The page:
SciELO - Scientific Electronic Library Online

vol.59 special issue 1Stakeholder perceptions of decision-making process on marine biodiversity conservation on sal island (Cape Verde)A comparison of methods for estimating fish assemblages associated with estuarine artificial reefs author indexsubject indexarticles search
Home Pagealphabetic serial listing  

Services on Demand




Related links


Brazilian Journal of Oceanography

On-line version ISSN 1982-436X

Braz. j. oceanogr. vol.59 no.spe1 São Paulo  2011


Fouling assemblages associated with estuarine artificial reefs in new South Wales, Australia*



Rob MckenzieI, **; Michael LowryII; Heath FolppI; Marcus GregsonI

INSW Department of Primary Industries (DPI) (Research Division) Cronulla Fisheries Research Centre of Excellence (PO Box 21 Cronulla 2230, Australia)
IINSW Department of Primary Industries (DPI) - Research Division (Port Stephens Research Centre Locked Bag 1 Nelson Bay NSW 2315, Australia)




Previous studies examining the dynamics of succession on artificial reefs have predominantly focussed on fish communities and largely ignored the role of fouling assemblages in explaining the patterns of community structure associated with artificial reefs. The objective of this study was to record the development of epibiotic assemblages on three "design specific" (Reef Ball®) estuarine artificial reefs systems located in Lake Macquarie, Botany Bay and St Georges Basin in New South Wales, Australia. Recruitment to the artificial reefs was relatively rapid with the majority of taxa identified over the two-year study period observed within the first year post-deployment. The artificial reefs in Lake Macquarie and St Georges Basin were characterised by low diversity with four and nine taxa recorded respectively in contrast to the sixteen taxa observed on the Botany Bay reefs. Results indicated no significant differences in percentage cover of taxa among reefs in either St Georges Basin or Lake Macquarie. In contrast, comparisons between individual Botany Bay reefs identified significant differences in the percentage cover of species between artificial reefs. Analysis of assemblage structure with reef age indicated discrete patterns among estuaries with an overall reduction in the percentage cover of filamentous turfing algae (FTA) identified for all reef systems with an increase in reef age. Variations in environmental and physical conditions (turbidity, water flow, wave action and proximity to naturally occurring reef) may have contributed to the observed differences in fouling assemblages between estuaries and between artificial reefs within Botany Bay.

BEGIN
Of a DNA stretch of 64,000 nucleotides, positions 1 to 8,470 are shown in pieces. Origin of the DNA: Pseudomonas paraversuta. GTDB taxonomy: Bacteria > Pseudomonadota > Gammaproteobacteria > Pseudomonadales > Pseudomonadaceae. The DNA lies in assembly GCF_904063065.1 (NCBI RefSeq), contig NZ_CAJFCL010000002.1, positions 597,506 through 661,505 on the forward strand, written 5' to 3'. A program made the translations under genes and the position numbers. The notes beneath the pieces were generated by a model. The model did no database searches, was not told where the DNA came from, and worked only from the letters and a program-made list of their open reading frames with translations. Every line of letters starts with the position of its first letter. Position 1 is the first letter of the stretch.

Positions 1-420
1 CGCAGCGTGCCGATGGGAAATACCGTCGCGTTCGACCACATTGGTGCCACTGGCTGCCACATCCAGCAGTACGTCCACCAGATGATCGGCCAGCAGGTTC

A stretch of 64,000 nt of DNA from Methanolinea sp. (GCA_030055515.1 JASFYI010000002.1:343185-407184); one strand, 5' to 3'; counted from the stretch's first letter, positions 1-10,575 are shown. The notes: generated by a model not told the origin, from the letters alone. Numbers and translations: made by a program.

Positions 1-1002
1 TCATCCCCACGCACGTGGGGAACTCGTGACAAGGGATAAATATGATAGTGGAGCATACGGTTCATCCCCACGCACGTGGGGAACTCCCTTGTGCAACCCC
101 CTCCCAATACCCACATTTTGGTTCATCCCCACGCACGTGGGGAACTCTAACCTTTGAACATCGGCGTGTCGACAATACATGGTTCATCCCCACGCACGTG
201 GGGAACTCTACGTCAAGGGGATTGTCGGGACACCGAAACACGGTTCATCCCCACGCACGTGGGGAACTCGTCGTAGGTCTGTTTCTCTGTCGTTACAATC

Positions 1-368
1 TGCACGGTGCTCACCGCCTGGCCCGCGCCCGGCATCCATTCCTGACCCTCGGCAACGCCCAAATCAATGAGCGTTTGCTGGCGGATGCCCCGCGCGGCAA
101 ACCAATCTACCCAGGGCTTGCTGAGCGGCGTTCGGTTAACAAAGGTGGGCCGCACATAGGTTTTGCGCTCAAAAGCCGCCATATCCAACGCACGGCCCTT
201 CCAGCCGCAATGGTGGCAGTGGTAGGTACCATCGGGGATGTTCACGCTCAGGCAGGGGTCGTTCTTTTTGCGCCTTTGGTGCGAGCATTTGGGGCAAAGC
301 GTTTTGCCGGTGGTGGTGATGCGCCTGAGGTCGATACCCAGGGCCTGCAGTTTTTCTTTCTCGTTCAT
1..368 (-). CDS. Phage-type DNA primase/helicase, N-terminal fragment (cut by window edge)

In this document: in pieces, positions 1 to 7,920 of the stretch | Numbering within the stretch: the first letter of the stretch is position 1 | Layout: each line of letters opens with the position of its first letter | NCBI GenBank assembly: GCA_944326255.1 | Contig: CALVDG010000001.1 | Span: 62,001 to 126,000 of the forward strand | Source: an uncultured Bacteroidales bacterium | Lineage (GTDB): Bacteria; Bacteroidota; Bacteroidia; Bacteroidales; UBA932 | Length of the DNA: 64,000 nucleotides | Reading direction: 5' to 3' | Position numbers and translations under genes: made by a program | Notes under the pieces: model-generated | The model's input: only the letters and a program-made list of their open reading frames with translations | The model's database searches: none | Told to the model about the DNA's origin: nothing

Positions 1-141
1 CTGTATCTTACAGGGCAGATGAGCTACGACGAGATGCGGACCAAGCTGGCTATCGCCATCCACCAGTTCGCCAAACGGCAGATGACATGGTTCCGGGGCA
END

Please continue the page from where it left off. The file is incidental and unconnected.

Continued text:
Descriptors: Artificial reef, Fouling, Epibenthos, Succession, Estuaries.


Estudos prévios que examinaram a dinâmica de sucessão em recifes artificiais foram focalizados nas comunidades de peixes, e sempre ignoraram o papel exercido pelos organismos incrustantes sobre a estruturação das comunidades associadas aos recifes artificiais. O presente estudo tem por objetivo registrar o desenvolvimento das assembléias epibióticas em três sistemas de recifes artificiais estuarinos com desenho específico (Reef Ball®) localizados em Macquarie Lake, Botany Bay e Bacia de St Georges em New South Wales, Australia. O recrutamento nos recifes artificiais foi relativamente rápido e a maioria dos táxons identificados durante o período dos dois anos de estudo já pode ser observada no primeiro ano. Os recifes de Macquarie Lake e da Bacia de St Georges foram caracterizados por baixa diversidade, sendo registrado o número máximo de seis táxons; em contraste, nos recifes de Botany Bay foram observados dezesseis taxa. Os resultados indicaram que não houve diferença significativa na porcentagem de cobertura dos grupos taxonômicos, tanto na Bacia de St Georges quanto em Macquarie Lake. Por sua vez, as porcentagens de cobertura das espécies nos recifes de Botany Bay mostraram diferenças significativas dentro do complexo recifal. A análise da estrutura das assembléias, quando se considera a idade do recife, indicou a ocorrência de padrões discretos entre os estuários, havendo em geral uma redução da porcentagem de cobertura das algas filamentosas formadoras de tufos (AFT) com o aumento da idade recifal. As diferenças nas condições ambientais e físicas (turbidez, fluxo de água, ação das ondas e proximidade do recife natural) existentes entre estuários e recifes artificiais, podem ter contribuído para as variações observadas nas assembléias incrustantes em Botany Bay.